In my experience, most ships will have maneuvered already by 8 miles. I tend to give them until about 5 to be really sure.

If you want to take really early action, before any risk of collision exists, I would suggest doing it earlier -- more than 10 miles. Of course it's really good seamanship to avoid a Colregs situation from ever arising in the first place -- when you can detect the situation early enough. The only tool on a recreational craft which is really capable of doing that is an AIS set with a good antenna.

And remember we're talking about open water. It's obviously very different in approaches to ports, in bays, and other congested areas. Where ships are turning, obviously you can't apply these principles, and the acceptable CPAs and decision points are going to be much tighter. In such places the main collision avoidance technique is to figure out where the ships are going to go (if there's a marked channel, it's easy), and just stay out of those places.
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Old 17-12-2014, 00:24   #84
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Re: Collision course, radio and procedures

Quote:
Originally Posted by Richard_W View Post
Looks to me that this situation assessment and proper course of action depends on these (updated) guidelines.

I can hardly believe that one should strictly apply Colregs stand-on/give-way designations and applicable rules when ships are still 8 miles apart ... that would really cripple a lot of marine traffic.
It will be interesting to find out if the target analysis recommendations have been updated by Cockcroft.

But in many ways it is a red herring.

In a simple 2 vessel scenerio you can make course adjustments anytime you want for many reasons....

1...Anticipate course change by one of you that you decide to identify and force early.

2...You want a clear solution before watch change

3... Your bored and want to see what the other vessel will do.

BUT... when it gets crowded with traffic funneling in and out of a Port going different speeds, different directions and perhaps vesseles overtaking and cutting corners because of schedule issues..... things can get a bit more complicated and the stand on philosophy makes more sense, as you establish priorities and pecking order in a quickly changing scene.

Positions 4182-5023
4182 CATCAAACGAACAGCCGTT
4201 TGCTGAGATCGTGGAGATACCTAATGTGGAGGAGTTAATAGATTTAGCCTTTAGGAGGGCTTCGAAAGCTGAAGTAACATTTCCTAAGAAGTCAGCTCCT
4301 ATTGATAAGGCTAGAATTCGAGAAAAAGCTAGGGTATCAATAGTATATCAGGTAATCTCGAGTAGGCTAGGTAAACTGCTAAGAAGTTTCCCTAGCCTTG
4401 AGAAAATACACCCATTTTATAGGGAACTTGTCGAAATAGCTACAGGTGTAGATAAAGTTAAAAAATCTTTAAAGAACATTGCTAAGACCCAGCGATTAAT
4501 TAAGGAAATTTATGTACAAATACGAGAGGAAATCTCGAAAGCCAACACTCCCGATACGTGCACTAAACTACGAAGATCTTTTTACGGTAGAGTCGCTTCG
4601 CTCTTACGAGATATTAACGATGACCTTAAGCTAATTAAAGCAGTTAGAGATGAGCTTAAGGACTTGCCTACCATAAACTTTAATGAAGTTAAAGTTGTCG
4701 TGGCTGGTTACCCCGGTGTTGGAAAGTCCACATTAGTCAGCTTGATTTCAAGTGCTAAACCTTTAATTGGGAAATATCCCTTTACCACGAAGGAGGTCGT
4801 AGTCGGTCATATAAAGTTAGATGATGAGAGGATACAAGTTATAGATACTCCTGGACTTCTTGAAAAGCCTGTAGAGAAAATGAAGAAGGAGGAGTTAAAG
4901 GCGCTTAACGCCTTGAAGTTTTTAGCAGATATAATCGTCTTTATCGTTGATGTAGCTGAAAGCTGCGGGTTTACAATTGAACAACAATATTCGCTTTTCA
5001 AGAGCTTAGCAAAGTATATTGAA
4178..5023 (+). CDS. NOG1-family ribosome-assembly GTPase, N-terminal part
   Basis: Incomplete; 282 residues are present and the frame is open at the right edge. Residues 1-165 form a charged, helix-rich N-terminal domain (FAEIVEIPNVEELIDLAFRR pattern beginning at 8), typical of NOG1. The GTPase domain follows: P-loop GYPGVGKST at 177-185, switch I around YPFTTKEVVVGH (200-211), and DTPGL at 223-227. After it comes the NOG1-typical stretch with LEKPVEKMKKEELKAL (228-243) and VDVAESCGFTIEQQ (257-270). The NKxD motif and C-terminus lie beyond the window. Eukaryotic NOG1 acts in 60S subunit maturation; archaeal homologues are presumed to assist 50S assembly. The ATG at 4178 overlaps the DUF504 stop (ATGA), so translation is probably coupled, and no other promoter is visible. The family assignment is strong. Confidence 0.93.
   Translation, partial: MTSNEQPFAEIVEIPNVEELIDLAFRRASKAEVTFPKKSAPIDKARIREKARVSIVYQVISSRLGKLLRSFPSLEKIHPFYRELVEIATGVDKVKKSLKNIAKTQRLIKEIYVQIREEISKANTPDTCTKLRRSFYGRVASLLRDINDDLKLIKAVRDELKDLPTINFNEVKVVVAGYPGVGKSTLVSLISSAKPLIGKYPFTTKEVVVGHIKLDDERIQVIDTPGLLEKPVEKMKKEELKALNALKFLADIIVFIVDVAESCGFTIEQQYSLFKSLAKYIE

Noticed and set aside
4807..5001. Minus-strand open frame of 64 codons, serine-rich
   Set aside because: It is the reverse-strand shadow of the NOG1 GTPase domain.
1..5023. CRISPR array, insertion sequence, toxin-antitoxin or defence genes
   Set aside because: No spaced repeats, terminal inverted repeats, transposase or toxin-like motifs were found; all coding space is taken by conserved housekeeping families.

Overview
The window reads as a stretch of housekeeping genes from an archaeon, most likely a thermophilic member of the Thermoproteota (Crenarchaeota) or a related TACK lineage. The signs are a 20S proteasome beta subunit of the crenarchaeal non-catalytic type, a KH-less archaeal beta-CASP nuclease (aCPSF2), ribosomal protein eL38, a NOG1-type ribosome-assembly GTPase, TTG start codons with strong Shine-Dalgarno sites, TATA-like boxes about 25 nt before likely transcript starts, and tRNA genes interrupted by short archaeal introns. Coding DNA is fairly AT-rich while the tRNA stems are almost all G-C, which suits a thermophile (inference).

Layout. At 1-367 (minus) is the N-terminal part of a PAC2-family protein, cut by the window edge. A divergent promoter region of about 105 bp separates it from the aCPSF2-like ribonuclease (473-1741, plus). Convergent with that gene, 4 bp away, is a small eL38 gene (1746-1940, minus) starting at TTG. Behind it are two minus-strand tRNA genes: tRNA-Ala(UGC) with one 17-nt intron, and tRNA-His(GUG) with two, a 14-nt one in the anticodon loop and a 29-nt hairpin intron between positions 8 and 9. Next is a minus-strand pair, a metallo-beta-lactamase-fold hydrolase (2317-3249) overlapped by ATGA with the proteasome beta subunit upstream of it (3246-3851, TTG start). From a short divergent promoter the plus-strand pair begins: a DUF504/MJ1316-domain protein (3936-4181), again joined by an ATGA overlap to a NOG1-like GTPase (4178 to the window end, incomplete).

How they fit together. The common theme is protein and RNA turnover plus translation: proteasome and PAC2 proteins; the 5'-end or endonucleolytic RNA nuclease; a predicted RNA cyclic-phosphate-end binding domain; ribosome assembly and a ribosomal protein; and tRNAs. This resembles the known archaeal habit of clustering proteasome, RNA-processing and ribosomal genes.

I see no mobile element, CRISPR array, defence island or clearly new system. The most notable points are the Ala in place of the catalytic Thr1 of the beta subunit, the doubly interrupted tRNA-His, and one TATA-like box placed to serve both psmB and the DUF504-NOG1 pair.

In the Simulator, if you decided to make an early change as the stand on vessel, the DOT would generate a few more "troublesome" targets to force you into serious avoidance maneuvers.

This is what Dockhead is trying to reinforce.
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Old 17-12-2014, 01:03   #85
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Re: Collision course, radio and procedures

I have followed your link at look at some available pages at Amazon ... have not seen specific guideline, but some charts for recommended course changes seem to refer to 6 to 4 miles, and 3 miles and below. I am seriously considering buying the book just to learn a bit of practical application of collision avoidance rules.

I am not trying to be difficult, I am really curious ... and have no problem with Dockhead's explanations and examples that are based on the correct and puristic interpretation of Colregs but the practical application is what I would like to understand better.

So far, there is one Colregs rule that helps me to set context for the rules discussed here ... Rule 11, which sets a practical limitation to the following collision avoidance rules:

Rule 11 - Application
Rules 11-18 apply to vessels in sight of one another.

Okay, that's a good start ... in sight, not just a radar/AIS target many miles away.
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Old 17-12-2014, 01:14   #86
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Re: Collision course, radio and procedures

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In my experience, most ships will have maneuvered already by 8 miles. I tend to give them until about 5 to be really sure.
As the captain you are always training and reinforcing proper watchkeeper skills, so when in busy and congested waters
we are working as a team to constantly identify and prioritize targets.

I try to teach and discourage very early long range course changes unless there is an obvious reason to do so.

Our ARPAS do Trial maneuvers..... so between 8 and 6nm, I find it a good teaching opportunity to test their solution for a given CPA.

I also help them scale down and monitor a safe passing on manual gain and interference settings

Also I note that a common weakness of new watchkeepers is that they tend to focus strictly on range and forget to consider TCPA in their decision making.

Radar is the greatest tool, but it requires constant practice and confirmation that you have not made a dangerous assumption.
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Old 17-12-2014, 01:20   #87
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Re: Collision course, radio and procedures

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You start applying these procedures when (a) vessels are in sight of one another; and (b) a risk of collision exists.

...

In my experience, most ships will have maneuvered already by 8 miles. I tend to give them until about 5 to be really sure.